Romantic sunrise with the crabs

Sunrise in the mangroves is a dream! I've learnt so much about them over the past few weeks and it's amazing sitting here watching all the burrowing crabs emerge from their burrows and sassily throw sand around!As soon as I move, all the crabs return to their burrows, so I have no photos... but now …

Mismatch of Legs

Recently I was sorting through all the specimens which either had no name, or were mixed in with other species so their individual identity was unknown. I came across this relatively small box of 12 specimens. As you can imagine, they were piled into the box, with legs and claws everywhere! To say the least …

Faux Florida

  Cancer incisus Leach, 1814 These specimens, with the name Xantho florida written on their boxes, were probably of biggest surprise to me, not due to their appearance or their beauty (although as with all of these specimens- they are beautiful!). It was the name that concerned me. I had 4 records of this species …

Heart Shaped Predator

Phyllolithodes papillosus Brandt, 1848 Apart from the obvious delicacy and beauty of this specimen, which overwhelmed me when I first saw it, it was actually the 'u' shaped depression in the middle of the dorsal side of this specimen that caught my eye. It looks spectacular and, now that the specimen is bleached of it's …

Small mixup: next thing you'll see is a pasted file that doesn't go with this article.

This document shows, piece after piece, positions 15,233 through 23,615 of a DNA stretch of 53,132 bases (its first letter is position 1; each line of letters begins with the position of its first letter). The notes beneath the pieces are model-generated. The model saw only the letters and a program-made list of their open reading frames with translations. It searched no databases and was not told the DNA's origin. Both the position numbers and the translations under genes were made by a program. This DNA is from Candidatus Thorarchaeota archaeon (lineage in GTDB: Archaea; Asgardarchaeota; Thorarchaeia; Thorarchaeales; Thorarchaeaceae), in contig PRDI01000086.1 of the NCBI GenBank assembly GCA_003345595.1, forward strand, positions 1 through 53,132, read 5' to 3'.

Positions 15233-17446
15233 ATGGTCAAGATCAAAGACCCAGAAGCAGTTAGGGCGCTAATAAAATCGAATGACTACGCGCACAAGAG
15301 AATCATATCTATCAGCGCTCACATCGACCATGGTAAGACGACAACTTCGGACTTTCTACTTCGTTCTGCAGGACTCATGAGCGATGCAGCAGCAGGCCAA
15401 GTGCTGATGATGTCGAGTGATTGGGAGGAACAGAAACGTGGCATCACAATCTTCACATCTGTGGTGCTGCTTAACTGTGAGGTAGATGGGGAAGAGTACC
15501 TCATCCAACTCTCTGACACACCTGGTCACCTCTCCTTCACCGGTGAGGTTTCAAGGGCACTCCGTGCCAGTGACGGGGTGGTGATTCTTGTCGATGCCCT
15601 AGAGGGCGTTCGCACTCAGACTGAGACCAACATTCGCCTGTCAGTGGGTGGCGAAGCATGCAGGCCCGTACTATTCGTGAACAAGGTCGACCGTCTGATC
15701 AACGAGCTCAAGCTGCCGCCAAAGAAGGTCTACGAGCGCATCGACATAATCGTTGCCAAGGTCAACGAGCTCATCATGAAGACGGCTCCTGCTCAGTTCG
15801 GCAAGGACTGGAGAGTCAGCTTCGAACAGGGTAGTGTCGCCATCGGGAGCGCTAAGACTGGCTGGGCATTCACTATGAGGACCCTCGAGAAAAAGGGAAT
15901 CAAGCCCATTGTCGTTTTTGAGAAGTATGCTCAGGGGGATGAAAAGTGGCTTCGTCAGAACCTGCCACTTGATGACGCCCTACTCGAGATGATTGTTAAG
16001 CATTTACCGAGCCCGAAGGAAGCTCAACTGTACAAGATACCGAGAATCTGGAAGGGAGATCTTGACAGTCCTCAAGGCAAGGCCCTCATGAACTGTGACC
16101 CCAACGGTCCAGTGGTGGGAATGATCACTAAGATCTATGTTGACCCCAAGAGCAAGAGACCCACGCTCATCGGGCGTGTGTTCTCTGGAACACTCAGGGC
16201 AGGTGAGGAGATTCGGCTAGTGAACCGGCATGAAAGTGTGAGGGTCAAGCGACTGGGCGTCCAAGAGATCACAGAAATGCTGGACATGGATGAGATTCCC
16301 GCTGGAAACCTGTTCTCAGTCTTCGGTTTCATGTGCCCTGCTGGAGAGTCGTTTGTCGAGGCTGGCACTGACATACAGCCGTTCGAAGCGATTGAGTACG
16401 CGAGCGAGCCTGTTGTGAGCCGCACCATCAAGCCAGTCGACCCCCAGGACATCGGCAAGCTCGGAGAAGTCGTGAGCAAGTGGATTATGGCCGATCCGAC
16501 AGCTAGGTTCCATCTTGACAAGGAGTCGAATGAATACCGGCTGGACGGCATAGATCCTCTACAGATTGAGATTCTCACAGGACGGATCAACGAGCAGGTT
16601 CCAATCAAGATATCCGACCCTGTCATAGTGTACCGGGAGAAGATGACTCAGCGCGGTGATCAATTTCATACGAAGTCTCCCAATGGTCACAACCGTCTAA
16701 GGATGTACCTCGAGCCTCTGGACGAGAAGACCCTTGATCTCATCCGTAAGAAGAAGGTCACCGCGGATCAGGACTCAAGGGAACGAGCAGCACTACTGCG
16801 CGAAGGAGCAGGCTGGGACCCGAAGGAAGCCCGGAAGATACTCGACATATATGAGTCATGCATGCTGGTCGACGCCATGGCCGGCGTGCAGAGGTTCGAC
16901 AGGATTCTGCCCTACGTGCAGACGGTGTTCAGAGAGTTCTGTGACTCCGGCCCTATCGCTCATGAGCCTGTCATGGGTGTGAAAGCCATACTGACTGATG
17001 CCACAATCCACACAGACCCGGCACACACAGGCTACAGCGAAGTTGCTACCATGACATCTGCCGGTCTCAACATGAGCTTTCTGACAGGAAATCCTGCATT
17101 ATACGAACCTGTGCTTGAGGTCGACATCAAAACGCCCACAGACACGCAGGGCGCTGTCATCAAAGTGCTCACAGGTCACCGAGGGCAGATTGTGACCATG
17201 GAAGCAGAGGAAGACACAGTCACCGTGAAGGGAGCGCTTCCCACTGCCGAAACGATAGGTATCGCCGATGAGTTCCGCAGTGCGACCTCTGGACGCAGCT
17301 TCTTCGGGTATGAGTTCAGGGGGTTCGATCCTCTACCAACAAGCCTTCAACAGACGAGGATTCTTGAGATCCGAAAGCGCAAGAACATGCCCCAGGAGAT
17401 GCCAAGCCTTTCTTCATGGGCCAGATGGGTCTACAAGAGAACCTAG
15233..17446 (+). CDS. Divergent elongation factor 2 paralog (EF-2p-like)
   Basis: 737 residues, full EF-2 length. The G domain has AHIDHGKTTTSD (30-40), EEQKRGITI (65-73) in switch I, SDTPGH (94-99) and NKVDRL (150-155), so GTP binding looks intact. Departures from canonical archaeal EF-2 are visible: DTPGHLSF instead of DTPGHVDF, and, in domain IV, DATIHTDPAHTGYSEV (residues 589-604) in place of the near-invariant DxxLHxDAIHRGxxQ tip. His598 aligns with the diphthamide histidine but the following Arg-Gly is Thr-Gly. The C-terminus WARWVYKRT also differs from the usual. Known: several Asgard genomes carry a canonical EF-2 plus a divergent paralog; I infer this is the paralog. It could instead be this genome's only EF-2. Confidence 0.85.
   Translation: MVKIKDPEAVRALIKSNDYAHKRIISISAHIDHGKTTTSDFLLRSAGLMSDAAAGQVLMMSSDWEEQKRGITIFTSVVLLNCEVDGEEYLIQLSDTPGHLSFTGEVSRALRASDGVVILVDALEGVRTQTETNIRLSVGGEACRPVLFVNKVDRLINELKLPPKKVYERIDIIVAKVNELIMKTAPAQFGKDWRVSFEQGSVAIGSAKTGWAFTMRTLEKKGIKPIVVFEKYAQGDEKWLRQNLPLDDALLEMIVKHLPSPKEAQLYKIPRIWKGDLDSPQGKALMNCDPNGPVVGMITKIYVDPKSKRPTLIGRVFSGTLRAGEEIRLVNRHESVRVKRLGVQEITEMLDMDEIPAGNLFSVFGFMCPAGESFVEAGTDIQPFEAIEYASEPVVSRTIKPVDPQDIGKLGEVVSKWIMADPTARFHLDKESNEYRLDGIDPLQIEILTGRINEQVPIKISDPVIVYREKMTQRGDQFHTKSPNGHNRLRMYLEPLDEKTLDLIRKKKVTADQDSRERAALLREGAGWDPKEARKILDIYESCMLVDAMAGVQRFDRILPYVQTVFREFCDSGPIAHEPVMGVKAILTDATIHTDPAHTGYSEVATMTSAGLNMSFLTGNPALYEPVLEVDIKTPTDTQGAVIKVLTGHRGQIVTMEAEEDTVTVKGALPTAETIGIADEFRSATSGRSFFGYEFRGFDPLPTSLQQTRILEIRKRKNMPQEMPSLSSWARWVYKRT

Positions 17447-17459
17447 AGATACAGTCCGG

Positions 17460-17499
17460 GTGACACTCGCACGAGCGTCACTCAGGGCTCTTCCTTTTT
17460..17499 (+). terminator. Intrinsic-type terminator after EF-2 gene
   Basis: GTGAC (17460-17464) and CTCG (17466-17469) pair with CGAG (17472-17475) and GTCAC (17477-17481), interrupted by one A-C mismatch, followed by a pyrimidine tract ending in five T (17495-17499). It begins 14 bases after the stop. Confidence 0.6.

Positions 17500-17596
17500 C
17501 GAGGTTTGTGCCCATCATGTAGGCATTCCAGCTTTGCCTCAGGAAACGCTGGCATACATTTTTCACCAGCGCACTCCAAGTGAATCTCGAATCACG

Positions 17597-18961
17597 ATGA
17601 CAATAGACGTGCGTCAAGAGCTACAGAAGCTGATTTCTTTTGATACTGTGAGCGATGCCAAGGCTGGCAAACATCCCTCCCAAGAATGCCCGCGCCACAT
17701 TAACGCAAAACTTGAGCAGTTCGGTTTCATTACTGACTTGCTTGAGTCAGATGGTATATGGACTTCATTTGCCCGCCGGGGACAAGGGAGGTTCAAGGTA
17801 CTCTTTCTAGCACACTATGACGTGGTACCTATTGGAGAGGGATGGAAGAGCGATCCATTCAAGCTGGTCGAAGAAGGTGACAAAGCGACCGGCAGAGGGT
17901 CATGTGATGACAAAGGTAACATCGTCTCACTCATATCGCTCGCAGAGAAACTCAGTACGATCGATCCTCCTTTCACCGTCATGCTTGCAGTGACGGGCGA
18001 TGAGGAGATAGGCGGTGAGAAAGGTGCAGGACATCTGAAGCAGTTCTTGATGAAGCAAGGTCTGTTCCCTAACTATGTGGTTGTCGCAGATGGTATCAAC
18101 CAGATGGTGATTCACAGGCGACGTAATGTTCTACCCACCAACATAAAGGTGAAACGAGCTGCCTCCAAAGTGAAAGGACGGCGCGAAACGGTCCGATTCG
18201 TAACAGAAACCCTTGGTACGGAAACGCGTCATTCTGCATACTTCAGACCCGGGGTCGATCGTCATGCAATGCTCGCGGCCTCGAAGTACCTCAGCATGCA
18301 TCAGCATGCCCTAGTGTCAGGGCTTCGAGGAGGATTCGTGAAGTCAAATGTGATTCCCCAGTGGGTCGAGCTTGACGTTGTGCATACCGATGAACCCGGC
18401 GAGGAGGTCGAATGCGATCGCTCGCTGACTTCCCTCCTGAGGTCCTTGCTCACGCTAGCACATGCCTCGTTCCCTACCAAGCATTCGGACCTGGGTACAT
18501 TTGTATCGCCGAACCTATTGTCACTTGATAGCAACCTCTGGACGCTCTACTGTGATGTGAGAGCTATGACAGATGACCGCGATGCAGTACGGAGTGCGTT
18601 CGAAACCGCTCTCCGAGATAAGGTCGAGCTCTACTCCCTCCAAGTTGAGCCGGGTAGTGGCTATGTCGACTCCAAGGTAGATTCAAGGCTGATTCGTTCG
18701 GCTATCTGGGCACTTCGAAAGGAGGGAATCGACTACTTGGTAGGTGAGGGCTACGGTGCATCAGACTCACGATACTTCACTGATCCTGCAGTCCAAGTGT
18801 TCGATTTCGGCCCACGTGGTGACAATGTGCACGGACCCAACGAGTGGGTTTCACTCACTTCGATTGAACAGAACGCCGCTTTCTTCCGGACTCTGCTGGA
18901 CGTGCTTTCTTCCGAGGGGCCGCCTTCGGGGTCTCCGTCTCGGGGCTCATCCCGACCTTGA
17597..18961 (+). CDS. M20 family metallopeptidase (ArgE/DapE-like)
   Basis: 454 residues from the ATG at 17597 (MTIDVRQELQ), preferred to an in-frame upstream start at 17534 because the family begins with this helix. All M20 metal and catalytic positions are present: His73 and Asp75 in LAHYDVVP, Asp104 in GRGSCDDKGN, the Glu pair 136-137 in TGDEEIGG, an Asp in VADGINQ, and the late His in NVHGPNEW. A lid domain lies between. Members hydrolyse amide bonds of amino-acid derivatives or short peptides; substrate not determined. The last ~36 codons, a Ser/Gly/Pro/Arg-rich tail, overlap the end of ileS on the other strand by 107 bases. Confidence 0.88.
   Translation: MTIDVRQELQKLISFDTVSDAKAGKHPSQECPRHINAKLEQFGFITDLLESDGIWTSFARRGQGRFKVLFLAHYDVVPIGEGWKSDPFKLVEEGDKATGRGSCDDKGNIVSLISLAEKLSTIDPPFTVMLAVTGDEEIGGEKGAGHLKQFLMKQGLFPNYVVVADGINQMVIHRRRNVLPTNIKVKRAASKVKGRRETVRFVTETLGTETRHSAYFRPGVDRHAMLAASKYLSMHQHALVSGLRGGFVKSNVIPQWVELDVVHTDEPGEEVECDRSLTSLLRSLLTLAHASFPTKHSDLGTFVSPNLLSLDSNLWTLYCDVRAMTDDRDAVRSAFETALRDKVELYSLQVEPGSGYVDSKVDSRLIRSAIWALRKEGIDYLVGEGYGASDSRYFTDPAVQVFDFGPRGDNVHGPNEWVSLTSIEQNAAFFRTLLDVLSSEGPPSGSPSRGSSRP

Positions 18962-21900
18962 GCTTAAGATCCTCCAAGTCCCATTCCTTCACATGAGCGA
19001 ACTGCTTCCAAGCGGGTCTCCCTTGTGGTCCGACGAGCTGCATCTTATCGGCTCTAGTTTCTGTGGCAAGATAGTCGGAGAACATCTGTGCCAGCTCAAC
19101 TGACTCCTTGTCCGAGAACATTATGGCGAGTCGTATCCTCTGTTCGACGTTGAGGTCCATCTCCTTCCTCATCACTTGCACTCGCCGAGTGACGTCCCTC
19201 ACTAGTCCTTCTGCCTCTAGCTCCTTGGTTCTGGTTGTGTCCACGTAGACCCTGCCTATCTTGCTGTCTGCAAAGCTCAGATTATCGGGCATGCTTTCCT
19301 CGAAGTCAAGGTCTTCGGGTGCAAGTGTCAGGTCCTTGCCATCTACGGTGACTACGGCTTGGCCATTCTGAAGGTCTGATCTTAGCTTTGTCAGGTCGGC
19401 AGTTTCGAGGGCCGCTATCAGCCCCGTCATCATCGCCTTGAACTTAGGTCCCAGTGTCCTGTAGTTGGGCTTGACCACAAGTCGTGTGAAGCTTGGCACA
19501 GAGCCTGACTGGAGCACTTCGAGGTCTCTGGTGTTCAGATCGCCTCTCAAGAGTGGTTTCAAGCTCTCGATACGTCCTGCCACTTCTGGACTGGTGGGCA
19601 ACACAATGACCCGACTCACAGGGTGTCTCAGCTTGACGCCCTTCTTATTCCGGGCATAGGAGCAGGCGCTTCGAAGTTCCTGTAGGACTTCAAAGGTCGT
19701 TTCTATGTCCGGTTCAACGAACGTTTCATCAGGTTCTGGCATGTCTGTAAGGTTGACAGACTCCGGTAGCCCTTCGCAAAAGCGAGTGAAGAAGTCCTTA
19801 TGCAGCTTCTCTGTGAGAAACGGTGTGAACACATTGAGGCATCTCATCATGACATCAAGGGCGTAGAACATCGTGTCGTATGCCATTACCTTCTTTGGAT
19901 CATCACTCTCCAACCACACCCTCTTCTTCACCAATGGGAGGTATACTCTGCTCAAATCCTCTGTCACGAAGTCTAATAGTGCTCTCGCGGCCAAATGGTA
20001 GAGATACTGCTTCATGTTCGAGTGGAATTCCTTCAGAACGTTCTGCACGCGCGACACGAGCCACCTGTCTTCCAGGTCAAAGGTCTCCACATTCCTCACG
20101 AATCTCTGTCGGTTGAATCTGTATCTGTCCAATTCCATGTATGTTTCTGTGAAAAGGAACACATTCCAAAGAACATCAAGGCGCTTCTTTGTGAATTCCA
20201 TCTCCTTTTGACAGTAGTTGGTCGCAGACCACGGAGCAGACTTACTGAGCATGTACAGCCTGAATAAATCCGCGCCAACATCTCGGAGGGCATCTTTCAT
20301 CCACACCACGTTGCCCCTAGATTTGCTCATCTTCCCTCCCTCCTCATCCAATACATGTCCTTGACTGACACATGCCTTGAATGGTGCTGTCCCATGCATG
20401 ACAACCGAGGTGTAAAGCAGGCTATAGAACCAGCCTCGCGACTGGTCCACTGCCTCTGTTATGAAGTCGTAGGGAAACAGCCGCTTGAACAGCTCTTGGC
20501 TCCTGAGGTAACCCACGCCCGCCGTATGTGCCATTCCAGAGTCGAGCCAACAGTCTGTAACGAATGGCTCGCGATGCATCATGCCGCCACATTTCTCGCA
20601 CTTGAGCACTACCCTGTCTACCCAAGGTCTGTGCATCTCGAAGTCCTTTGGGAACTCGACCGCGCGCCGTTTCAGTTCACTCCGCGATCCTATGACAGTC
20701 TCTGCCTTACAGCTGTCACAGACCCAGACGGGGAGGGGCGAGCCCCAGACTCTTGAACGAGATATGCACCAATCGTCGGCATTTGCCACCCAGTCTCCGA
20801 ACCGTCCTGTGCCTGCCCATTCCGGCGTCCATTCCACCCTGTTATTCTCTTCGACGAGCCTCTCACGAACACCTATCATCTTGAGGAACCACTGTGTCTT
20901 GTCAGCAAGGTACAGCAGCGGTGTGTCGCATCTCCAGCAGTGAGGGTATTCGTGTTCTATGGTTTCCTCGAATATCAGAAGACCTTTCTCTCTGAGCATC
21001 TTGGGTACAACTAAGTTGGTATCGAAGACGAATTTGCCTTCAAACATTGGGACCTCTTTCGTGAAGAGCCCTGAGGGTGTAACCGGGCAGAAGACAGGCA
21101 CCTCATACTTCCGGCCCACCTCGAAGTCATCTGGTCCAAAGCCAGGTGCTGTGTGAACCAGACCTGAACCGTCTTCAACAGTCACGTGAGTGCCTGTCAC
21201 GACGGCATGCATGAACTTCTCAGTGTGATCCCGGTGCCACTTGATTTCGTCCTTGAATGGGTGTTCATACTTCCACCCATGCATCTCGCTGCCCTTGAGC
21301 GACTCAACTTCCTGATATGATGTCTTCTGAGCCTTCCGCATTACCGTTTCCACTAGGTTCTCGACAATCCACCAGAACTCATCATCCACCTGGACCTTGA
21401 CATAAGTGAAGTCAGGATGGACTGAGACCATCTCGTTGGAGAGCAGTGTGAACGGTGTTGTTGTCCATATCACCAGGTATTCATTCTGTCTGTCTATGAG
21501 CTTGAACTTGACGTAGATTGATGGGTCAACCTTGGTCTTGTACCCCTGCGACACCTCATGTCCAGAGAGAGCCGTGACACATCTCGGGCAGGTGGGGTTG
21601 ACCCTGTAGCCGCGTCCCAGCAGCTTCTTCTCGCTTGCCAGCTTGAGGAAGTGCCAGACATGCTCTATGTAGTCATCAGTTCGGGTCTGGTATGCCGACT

WWII and the introduction of Barnacles

I came across a group of specimens in a box, with a starry label on the glass reading 'Little Grebe'. As a Grebe is a type of bird, I was slightly confused by this. I decided to look into whether this was relating to the specimen, and found a piece of paper in the box …

Barnacles and sponges

Barnacles are also part of the Crustacea subphylum. The only time I have been exposed to and/or looked into the detail of barnacles was on a Marine Biology field course to Millport, Scotland in June 2012. I studied the Chthalmus genus of barnacle, and their orientation to the coast. Below is a photograph I took …

Chelicerata Vs. Crustacea

The horseshoe crab, scientific name Limulus polyphemus (Linnaeus, 1758), is part of the chelicerata subphylum not the crustacea. There is a species of this amongst the crustacean the collection here at the Manchester Museum, which is what lead me to research more into this subphylum. Differences which set chelicerata apart from crustaceans include chelicerata having …